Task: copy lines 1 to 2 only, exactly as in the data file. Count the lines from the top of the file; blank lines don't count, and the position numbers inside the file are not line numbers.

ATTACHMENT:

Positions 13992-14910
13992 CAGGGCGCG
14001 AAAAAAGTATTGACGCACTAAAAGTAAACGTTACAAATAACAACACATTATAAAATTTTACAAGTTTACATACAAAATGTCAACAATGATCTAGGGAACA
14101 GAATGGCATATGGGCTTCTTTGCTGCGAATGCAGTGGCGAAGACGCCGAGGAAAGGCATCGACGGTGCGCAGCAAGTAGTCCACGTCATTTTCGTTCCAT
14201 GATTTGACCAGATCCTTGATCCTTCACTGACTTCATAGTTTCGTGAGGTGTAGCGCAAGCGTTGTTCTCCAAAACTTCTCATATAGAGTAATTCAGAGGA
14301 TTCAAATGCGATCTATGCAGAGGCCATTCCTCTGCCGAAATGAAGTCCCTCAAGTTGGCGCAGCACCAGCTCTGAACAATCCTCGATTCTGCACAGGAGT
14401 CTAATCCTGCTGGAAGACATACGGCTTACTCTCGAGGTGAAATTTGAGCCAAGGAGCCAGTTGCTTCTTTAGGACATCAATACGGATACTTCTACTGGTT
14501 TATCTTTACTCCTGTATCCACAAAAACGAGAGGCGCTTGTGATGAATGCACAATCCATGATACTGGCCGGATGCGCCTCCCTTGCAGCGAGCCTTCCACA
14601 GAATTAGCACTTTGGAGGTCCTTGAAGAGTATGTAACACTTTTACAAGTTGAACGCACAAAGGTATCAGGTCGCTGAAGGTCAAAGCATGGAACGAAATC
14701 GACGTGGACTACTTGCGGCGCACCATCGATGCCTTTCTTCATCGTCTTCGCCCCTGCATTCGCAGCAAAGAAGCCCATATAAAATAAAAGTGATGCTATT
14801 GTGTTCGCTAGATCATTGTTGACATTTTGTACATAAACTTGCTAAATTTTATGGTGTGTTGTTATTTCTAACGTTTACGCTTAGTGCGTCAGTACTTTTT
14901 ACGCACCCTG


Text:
Positions 13992-14910
13992 CAGGGCGCG